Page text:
AICPA recommends flexibility in partnership audits

By Alistair M. Nevius, J.D.

The IRS should provide a simplified adjustment procedure for partnership audits, the AICPA recommended in a letter to the IRS Chief Counsel’s Office on Wednesday, and should generally aim for maximum flexibility in adjusting the tax attributes of an audited partnership and its partners.

The letter, from AICPA Tax Executive Committee Chair Annette Nellen, made six recommendations regarding the new centralized partnership audit regime, which was enacted by the Bipartisan Budget Act of 2015, P.L. 114-74, and amended by the Protecting Americans From Tax Hikes Act of 2015, P.L. 114-113, to ­replace the former partnership audit procedures implemented by the Tax Equity and Fiscal Responsibility Act of 1982 (TEFRA), P.L. 97-248. Under the new audit regime, tax is generally determined, assessed, and collected at the partnership level.

The IRS issued proposed regulations in February (REG-118067-17) that provide rules on how and when partnerships and their partners adjust tax attributes to reflect adjustments made in a partnership audit. Under the centralized partnership audit regime, a partnership is generally liable for the net increase in tax (or “imputed underpayment”) that results from the adjustments made to partnership items during the year under audit. Under the proposed regulations, the partnership’s payment of this imputed underpayment requires partners to adjust various tax attributes, which the proposed regulations list.

The AICPA’s letter recommended that the IRS should:

  1. Provide a flexible procedure for applying audit adjustments to the tax attributes of audited partnerships and their partners.
  2. Provide audited partnerships an elective “simplified tax attribute adjustment procedure” (STAAP) under certain conditions. Only partnerships that accept limitations on the type of Sec. 6225 modifications that could reduce their imputed underpayment would qualify for the STAAP;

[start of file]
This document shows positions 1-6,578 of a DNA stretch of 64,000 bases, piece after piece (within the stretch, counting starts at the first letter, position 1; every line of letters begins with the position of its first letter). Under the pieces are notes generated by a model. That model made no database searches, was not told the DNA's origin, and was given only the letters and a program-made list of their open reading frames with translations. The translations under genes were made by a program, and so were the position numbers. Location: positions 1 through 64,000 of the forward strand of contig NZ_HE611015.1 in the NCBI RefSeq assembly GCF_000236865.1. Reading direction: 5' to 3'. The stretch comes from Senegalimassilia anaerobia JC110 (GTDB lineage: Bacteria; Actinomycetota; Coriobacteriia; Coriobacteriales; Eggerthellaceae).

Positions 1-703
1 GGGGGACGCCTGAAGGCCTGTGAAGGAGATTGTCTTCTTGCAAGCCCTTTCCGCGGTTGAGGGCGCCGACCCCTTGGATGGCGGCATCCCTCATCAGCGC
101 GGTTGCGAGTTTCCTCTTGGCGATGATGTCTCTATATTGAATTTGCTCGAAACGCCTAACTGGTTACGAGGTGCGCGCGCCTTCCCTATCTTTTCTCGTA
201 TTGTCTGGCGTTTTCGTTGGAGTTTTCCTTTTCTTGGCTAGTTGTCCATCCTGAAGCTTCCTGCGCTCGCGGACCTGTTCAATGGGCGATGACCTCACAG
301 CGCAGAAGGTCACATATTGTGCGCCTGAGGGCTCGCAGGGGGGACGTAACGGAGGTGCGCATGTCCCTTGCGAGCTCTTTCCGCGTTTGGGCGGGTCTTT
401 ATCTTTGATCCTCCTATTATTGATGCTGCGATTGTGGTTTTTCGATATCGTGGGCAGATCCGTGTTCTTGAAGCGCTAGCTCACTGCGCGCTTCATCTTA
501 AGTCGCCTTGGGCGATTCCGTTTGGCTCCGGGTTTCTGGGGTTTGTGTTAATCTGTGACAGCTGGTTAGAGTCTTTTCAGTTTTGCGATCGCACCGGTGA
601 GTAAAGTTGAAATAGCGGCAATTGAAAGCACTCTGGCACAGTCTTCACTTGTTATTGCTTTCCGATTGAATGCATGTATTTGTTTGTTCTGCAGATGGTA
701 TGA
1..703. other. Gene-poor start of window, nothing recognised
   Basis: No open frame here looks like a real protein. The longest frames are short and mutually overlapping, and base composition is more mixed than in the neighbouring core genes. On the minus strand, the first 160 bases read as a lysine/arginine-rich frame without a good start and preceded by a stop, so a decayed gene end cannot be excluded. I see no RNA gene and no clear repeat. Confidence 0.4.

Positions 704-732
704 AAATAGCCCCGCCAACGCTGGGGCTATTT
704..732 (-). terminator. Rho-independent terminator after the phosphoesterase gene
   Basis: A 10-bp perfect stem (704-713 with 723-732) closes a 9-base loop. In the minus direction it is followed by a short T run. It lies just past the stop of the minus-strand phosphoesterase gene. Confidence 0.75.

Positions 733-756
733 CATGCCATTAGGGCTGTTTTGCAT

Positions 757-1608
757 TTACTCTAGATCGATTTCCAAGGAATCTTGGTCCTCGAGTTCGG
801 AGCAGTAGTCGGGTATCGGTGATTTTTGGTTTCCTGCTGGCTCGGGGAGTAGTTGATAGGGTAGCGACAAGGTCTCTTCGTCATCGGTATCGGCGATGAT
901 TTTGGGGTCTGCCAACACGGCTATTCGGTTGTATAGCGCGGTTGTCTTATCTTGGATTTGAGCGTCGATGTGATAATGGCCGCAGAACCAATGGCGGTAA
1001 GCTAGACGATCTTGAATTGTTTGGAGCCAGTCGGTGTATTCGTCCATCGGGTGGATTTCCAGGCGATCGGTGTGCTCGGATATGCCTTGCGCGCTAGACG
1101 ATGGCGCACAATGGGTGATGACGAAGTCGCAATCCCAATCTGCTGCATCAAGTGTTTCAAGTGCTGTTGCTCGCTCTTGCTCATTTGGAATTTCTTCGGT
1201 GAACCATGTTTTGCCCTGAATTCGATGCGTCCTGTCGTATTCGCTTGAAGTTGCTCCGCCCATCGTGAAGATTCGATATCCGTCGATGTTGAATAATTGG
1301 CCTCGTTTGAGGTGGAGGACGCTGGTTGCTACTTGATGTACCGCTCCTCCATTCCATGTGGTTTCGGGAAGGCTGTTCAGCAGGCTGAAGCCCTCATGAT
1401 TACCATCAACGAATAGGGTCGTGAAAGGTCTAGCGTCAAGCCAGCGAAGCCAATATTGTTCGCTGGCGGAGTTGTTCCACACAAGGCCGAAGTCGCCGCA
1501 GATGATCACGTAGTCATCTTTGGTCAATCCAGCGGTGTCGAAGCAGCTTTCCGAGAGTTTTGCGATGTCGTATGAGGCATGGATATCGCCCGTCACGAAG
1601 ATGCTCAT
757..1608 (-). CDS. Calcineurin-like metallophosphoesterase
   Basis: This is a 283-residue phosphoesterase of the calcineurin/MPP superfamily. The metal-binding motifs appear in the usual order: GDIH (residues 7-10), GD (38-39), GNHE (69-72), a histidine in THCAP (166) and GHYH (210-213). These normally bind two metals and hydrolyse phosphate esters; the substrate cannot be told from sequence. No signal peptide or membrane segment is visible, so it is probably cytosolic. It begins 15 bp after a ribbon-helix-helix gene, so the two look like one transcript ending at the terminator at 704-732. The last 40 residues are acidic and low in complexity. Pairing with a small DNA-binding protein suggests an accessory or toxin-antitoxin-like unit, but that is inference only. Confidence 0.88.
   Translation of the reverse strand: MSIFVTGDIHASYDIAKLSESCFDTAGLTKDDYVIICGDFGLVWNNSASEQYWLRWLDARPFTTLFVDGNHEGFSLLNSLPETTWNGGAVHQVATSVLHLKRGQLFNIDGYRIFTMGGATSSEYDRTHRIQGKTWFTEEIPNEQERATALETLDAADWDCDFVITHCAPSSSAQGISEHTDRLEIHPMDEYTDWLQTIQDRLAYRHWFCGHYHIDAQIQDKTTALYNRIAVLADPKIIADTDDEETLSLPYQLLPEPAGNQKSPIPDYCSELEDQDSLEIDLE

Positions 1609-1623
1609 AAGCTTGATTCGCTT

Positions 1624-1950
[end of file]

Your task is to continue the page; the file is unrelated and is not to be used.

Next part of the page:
3. Provide audited partnerships an elective “enhanced STAAP” that would expand the types of Sec. 6225 modifications allowed. Only audits resulting in proposed imputed underpayments (before any modifications) below a threshold amount would qualify for the enhanced STAAP;
  4. Allow an allocation of an adjustment to property of similar character following the allocation rules set forth in Regs. Sec. 1.755-1(c) in cases where adjustments apply to specified tax attributes of partnership property held in the reviewed year, but no longer held in the adjustment year;
  5. Allow any reasonable method of applying successor rules for mergers and divisions occurring between the reviewed year and the adjustment year; and
  6. Treat the remittance by a former partner to the partnership under a reimbursement or indemnification agreement of an allocable share of tax, interest, and penalties paid by the partnership under Sec. 6225 as a tax-free receipt by the partnership; reduce the partnership’s Sec. 705(a)(2)(B) expense by the amount of the payment and allocate that reduction in full to the former partner’s successor; and provide that the payment by the former partner is treated as a nondeductible expense by that partner.

Alistair M. Nevius ( is the JofA’s editor-in-chief, tax.


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